Nuclear shift needs legal framework — Cusi

The Marcos administration should put in the effort to expedite the ratification of a legal framework to integrate nuclear energy into the country’s energy mix to solve the power shortage problems, especially in off-grid areas.

In Tuesday’s episode of Straight Talk, an online show of the Daily Tribune, former Department of Energy Secretary Alfonso G. Cusi said the Executive Order issued by former President Rodrigo Duterte is not enough to support the establishment of nuclear power in the country.

He said there has to be a legal framework to guide the government as they navigate through this development.

“From day one, I have been saying that nuclear power should be adopted in our energy mix. It was a struggle during my time in 2016 to 2022 to have it included, but President Duterte finally approved the EO. Right now, what we need is the legal framework that law has to be passed to finally put it as a source of power in the country. It is very important,” Cusi said.

On 28 February, President Rodrigo Duterte signed Executive Order No. 164 entitled, “Adopting a National Position for a Nuclear Energy Program, and Other Purposes.”

Cusi pointed out that a strong legal framework would also guide businesses in adopting the new power source.

“It’s hard for just anyone to implement a law without a framework, especially since the international community requires high standards when it comes to nuclear power. I know that President Marcos is very supportive of this idea,” he said.

The former energy chief also noted that the time has come to prioritize the energization of small islands by putting up small modular nuclear power plants, especially in areas not yet connected to the main grid.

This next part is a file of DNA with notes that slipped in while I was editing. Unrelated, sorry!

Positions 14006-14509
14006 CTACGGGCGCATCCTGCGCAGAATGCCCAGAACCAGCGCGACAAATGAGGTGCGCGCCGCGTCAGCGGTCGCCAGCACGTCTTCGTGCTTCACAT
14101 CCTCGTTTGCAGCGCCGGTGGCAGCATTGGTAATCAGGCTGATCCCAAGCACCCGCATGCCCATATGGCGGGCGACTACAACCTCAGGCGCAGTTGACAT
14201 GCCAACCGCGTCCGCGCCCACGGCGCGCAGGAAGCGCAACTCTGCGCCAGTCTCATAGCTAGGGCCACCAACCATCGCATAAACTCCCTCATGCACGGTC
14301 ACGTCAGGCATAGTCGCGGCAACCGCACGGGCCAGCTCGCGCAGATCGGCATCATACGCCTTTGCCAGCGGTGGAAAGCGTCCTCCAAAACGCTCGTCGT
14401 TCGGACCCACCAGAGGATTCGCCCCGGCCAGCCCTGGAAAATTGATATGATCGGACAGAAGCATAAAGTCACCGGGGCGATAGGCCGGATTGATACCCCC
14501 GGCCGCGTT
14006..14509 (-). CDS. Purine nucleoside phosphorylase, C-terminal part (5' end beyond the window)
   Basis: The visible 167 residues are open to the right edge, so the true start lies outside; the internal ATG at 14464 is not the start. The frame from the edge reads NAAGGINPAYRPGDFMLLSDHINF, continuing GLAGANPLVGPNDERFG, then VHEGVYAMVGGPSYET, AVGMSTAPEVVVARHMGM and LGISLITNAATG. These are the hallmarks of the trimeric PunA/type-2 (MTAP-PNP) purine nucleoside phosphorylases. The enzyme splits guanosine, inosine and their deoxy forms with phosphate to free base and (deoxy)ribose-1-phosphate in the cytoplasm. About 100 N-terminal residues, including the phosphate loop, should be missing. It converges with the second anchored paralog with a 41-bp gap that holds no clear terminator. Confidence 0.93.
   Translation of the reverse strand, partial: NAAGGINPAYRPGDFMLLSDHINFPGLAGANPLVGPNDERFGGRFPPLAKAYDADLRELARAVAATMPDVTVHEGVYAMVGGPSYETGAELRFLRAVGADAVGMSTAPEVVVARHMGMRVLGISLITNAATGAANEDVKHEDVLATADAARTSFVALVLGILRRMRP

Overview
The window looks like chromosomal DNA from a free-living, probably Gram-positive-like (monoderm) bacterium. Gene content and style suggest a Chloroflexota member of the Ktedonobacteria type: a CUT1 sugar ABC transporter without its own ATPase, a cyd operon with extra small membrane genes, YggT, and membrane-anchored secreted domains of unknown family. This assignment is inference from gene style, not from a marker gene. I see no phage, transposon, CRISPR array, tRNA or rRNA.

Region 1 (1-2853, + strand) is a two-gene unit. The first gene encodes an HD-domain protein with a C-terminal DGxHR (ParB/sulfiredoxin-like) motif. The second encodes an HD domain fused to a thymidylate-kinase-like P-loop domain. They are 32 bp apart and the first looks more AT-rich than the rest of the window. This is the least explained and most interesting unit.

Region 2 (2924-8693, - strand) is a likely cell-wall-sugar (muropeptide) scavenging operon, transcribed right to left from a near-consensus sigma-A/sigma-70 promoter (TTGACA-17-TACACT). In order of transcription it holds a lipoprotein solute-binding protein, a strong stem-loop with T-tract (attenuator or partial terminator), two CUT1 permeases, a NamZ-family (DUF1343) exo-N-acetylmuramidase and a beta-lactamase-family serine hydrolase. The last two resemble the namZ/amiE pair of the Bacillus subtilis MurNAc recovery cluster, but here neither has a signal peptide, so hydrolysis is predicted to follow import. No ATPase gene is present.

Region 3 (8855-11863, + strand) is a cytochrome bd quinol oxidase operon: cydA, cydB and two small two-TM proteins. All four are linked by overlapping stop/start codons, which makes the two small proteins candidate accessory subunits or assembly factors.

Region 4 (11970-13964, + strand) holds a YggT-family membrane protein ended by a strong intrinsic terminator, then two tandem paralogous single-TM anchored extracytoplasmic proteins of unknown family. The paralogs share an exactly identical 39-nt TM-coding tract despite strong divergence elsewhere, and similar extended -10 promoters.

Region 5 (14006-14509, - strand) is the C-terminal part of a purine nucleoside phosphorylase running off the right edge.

In a recent interview with reporters, incumbent DoE Secretary Raphael Perpetuo Lotilla said the government “will be open and we will look into nuclear as an option because it is not emitting carbon, it has the capacity and stability and the highest of sources right now, it’s 90 percent. But the levelized cost of energy from nukes is also among the highest.”

“We will have to balance this. For the small modular nuke power plant, we will attend to that when it’s commercially ready but now we will focus on crafting the regulatory framework,” Lotilla said.

“The president mentioned that we are going to fully consider and abide by the additional requirements of the Atomic Agency especially after the Fukushima incident happened but we are forward-looking and we will be ready once the technology is available. We should be ready to address the problems of the host communities.”

Engaging in nuclear technology calls for the assistance and mentorship of countries that already have knowledge of nuclear energy such as China, Russia, Korea and France.

The government has long been exploring nuclear power as a viable energy source in line with the global push to reduce fossil fuel use due to its hazardous carbon emissions.

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